Nobody will reveal what Charles paid for his Viscri house, but similar properties were available at the time for around 10,000, with another 50,000 earmarked for necessary restoration. The arrival of royalty in the village has obviously pushed up property prices today, a house in Viscri would cost three times as much. Nevertheless, these prices are still cheap compared to the rest of Europe, and this concerns the MET, which fears that the wrong sort of people will descend on these simple villages and inflate property values beyond the means of the local inhabitants.
It wants to encourage responsible purchasers who are aware of the heritage value of the village houses, and who want to respect and maintain their original character. People like Lucy Abel Smith, an art historian who purchased a similar house to Charles in a nearby valley for a mere 6,000. It was a typical village property with a courtyard, outhouses and an outside WC. But with the assistance of the MET, and a further investment of 40,000, it now has four bedrooms, two bathrooms, a housekeeper and a courtyard filled with flowers, geese and hens. It has been a real adventure, an up-and-down experience for instance, a builder I counted as a friend turned out to be selling my building materials around the village, says Lucy, ruefully.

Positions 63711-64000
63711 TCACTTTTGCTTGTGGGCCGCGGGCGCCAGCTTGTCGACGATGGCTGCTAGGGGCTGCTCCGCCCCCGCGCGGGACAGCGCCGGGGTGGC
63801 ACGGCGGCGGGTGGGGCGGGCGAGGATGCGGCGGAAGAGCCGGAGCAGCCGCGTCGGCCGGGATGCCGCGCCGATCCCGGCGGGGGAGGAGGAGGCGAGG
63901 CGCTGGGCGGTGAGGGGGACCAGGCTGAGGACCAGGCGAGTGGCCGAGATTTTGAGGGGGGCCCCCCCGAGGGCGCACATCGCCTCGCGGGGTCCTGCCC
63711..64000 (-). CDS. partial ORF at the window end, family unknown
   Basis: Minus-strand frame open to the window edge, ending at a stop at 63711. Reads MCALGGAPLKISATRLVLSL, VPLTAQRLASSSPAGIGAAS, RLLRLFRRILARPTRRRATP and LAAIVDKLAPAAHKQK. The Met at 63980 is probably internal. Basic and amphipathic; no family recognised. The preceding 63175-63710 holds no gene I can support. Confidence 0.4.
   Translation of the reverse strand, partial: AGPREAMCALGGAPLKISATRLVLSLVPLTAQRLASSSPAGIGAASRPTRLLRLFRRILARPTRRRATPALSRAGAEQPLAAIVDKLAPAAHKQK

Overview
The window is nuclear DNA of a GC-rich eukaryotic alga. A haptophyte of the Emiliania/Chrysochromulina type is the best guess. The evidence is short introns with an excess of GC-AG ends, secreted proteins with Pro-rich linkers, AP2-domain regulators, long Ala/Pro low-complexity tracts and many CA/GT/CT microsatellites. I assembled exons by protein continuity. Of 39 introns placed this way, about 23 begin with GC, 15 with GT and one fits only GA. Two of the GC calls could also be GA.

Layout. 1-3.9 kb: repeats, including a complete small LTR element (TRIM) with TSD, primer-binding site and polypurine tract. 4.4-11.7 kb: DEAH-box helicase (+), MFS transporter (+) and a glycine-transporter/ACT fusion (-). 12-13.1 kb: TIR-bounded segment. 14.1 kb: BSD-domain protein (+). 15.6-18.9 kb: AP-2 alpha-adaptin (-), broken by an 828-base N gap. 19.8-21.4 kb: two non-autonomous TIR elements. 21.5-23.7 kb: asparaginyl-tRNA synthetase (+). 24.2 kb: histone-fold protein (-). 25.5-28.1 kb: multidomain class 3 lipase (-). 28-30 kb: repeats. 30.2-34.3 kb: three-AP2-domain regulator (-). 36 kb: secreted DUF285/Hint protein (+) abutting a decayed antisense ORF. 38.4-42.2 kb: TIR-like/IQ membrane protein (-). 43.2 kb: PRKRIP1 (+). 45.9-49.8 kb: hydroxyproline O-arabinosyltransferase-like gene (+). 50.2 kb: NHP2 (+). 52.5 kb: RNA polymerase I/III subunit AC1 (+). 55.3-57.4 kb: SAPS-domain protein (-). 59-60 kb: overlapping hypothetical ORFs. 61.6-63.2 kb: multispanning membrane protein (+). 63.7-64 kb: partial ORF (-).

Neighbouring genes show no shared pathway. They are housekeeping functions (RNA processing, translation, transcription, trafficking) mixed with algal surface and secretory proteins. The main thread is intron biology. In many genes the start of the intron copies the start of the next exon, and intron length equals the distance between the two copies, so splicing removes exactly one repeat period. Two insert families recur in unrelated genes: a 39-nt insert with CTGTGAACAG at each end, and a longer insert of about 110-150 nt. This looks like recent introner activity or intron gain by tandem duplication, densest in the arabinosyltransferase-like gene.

This is certainly not an easy place to invest. Accordingly, the MET is now starting a radical new project with its existing portfolio of properties, which are spread through several Saxon villages. Instead of putting them on the market, they will initially be offered for long-term, low-price rental at a bargain rate of just 150 per month, to give people a chance to live in Transylvania and experience the local lifestyle for a year or two, before actually making a purchase. The plan is to prevent property prices escalating and to open the eyes of these temporary residents to the full implications of owning a property in communities like these. With incredibly low annual costs, a year in Transylvania could prove not only to be a relaxing rural holiday but a clever way to avoid the credit crunch!
Words: Andrew Eames